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Celebrating July 4th in True American Fashion...with Italian Food?

While patriotic Americans across the country honored the United States’ big 2-3-4 (or, really, the day off of work) by firing up the BBQ and chowing down on hot dogs, hamburgers, and of course, beer, my family broke from tradition and instead opted for a 3-day Italian feast. Makes sense, right?

I could explain it by saying that our Italian orgy was meant to pay tribute to the ideals that helped form the US - diversity and cultural acceptance, but that would clearly be complete bullshit. To be honest, my recent Italian binge happened by chance; sure, I may be half Italian (well, a quarter Sicilian and a quarter Italian for those who really want to know), but it is no way customary for us to pay tribute to our heritage on July 4th…or ever, really.

In actuality, my dad recently started working for an Italian import distributor, Ital Foods, and that means the refrigerator is stocked to the brim with authentic Italian goodies. You could understand my disappointment to find the fridge void of Kraft American Singles and overflowing with Mozzarella di Bufala, Calabro Whole Milk Ricotta, and Crave Brothers Mascarpone. Those ingredients combined with my parents’ flourishing backyard garden meant that a serious Italian throw-down was imminent.

Day 1 started with my mom’s homemade pizza, a dish which she’s been working on perfecting for over 12 years. The goal was to replicate a Neapolitan-style pizza, but the construction company forgot to include an 850-degree brick oven in our kitchen when they built the house. Silly mistake. So, she went for the next best choice: the backyard grill.

I had two variations (only the first pictured here): a Margherita with the fresh mozzarella, tomato sauce (made with home-grown tomatoes) and freshly picked basil, and another with homemade pesto, cured artichokes, and again, that dangerously delicious mozzarella. While both were tasty, the second frankly blew me away; the crust was perfectly thin and chewy but with a crispy bottom, and the ingredients were simple, fresh, and of the highest quality. And I’m not just saying that out of obvious bias for my mom’s cooking. Homemade pizza, that good, from the grill?! Pretty baller!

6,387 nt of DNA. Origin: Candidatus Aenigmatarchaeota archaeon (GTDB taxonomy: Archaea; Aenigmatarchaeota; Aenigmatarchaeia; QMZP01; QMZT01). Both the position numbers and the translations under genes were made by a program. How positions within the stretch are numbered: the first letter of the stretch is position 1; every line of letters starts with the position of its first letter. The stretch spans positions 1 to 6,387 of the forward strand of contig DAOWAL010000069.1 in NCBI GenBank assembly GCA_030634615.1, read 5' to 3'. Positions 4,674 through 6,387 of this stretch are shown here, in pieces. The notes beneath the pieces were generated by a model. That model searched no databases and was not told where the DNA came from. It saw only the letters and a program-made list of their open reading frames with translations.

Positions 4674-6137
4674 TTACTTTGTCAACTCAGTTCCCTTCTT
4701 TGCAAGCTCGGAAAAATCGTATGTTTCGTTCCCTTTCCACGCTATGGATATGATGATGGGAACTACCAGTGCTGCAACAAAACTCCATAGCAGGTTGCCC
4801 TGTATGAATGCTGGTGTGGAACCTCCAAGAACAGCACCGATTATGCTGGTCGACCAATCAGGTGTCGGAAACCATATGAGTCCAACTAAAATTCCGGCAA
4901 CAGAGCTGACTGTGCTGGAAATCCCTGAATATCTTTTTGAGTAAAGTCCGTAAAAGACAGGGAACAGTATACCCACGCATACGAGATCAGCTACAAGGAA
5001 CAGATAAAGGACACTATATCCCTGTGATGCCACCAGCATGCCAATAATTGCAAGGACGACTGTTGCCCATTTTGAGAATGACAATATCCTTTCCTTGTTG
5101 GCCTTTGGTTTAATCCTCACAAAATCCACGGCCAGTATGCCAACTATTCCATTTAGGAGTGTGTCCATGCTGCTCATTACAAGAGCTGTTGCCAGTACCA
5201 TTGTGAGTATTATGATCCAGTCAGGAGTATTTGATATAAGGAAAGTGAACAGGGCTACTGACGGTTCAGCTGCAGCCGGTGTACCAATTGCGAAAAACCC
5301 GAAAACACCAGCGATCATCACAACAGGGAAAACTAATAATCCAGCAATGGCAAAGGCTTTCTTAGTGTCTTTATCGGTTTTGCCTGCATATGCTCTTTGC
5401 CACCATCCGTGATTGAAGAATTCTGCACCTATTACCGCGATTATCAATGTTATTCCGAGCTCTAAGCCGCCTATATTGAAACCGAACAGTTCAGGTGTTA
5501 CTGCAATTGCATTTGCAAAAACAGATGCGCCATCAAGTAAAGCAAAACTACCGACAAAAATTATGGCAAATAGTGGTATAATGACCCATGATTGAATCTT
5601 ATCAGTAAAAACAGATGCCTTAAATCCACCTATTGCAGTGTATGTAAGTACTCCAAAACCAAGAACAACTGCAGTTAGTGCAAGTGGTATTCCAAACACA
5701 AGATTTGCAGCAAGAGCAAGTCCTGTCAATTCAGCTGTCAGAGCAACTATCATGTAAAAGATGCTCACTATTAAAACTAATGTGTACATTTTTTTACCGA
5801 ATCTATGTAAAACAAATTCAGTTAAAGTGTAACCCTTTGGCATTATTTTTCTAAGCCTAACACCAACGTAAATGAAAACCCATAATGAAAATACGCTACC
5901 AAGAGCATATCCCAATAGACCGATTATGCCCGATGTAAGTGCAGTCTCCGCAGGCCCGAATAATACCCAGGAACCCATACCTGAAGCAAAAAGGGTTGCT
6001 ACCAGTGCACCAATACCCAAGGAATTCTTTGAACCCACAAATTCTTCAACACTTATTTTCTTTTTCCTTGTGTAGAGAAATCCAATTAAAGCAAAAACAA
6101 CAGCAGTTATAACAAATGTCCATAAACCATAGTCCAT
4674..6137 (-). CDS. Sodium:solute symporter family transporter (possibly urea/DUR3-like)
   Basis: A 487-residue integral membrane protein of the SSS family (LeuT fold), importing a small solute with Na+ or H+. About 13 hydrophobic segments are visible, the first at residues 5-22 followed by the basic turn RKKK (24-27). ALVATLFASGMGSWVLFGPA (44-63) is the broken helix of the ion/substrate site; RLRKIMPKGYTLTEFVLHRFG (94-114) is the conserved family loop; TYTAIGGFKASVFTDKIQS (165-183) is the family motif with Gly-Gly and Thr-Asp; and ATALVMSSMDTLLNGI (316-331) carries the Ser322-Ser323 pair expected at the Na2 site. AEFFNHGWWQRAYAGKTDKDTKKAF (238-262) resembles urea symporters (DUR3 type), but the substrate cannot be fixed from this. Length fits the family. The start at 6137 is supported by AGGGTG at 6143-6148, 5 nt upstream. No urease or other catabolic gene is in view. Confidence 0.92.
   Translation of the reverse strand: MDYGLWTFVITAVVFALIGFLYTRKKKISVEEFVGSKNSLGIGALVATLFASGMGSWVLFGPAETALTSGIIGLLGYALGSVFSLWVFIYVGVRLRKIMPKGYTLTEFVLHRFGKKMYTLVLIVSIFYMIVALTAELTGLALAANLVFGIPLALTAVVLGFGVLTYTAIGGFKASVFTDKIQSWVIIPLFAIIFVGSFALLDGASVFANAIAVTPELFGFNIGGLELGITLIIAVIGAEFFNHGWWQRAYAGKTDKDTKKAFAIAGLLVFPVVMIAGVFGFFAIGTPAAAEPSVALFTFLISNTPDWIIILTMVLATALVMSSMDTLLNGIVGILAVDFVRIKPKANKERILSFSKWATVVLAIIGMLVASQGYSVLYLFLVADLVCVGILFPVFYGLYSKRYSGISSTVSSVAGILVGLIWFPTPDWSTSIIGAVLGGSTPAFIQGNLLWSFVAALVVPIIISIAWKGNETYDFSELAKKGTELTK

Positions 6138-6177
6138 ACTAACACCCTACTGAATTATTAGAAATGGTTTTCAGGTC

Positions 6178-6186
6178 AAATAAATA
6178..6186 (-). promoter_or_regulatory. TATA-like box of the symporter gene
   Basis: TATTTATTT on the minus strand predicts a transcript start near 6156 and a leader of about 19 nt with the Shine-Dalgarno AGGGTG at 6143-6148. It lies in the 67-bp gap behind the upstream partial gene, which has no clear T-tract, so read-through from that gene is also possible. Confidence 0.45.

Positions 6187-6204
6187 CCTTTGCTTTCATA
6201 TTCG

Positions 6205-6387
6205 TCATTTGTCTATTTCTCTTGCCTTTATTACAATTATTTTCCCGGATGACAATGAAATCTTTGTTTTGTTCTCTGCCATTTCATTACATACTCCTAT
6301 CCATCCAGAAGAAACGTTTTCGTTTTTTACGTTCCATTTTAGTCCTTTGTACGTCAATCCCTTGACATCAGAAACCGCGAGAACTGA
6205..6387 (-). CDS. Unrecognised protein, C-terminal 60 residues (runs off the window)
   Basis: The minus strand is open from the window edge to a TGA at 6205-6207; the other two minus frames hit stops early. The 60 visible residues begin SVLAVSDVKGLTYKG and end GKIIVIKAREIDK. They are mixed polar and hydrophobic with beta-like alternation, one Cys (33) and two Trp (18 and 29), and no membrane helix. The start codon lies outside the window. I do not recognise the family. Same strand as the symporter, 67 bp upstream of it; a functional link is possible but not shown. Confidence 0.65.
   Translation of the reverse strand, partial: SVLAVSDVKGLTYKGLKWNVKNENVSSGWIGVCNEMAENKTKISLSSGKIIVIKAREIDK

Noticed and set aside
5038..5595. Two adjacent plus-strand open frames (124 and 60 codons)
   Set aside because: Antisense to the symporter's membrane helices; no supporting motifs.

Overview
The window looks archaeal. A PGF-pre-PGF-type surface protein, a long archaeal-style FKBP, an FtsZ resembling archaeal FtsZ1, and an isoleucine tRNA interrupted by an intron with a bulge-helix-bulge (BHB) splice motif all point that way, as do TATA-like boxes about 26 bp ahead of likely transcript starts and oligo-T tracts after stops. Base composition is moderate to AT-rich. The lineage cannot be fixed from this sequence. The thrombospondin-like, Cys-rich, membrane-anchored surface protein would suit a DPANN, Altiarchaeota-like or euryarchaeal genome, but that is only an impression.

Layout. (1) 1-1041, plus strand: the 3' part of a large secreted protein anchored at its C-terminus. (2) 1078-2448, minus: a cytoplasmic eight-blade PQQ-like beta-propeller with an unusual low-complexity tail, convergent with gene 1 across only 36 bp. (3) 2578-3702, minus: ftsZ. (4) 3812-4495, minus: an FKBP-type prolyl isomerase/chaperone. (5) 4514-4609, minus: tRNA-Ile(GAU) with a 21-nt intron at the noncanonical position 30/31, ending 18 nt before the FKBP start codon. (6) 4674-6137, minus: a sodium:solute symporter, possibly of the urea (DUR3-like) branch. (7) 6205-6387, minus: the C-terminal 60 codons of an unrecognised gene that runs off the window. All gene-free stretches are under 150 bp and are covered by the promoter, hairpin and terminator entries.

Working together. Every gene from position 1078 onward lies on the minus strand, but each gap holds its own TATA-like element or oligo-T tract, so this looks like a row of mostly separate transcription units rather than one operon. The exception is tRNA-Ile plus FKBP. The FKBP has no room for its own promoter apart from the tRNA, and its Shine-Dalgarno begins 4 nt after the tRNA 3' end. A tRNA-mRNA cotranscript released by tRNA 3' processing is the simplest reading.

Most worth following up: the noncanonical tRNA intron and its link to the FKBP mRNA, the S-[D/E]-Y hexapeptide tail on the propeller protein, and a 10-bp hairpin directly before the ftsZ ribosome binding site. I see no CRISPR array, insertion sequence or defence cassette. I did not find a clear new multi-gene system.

Moving on to day 2. Despite my requests for something light and healthy, my parents went in a different direction: 10 pounds of lasagna. They were clearly on a mission – they had 3 lbs of mozzarella and they were going to use it. And really, nothing says “God Bless America” like a colossal tray of lasagna.

This time, my dad was up to bat in the kitchen, and started by making a sauce that stopped me in my tracks. I’m actually not a huge fan of rustic, traditional Italian food – I don’t dislike it, but I don’t crave it, so being so taken by lasagna sauce was not what I was expecting. After complaining and whining about having to eat lasagna for dinner, I promptly shut the !@#$ up as soon as I tasted the final product – it was hearty, structured, well-seasoned, and layered with flavor. Since it’s too long for this post, you can find the recipe HERE.

And if that wasn’t enough, we had the option of dessert: Crave Brothers mascarpone with Fabbri Amarena cherries. Needless to say, the following morning I pushed myself just a bit harder during my workout.

On the final day of my visit, my mom ensured that my kitchen would be stocked with only the most necessary of foods: homemade pesto and focaccia bread topped with bits of basil, tomato, and sea salt.



........only half of the focaccia made it through the two hour train ride back to SF. I just couldn't help myself.

My overall impression of our 4th of July Italian bender? It may seem weird, but really, who the hell cares when the food is that good? At the end of my trip I was left with two thoughts: “My god I am lucky to have parents that can cook like that,” and, “Kelsey, stop looking at the focaccia. Stay out of the focaccia.”

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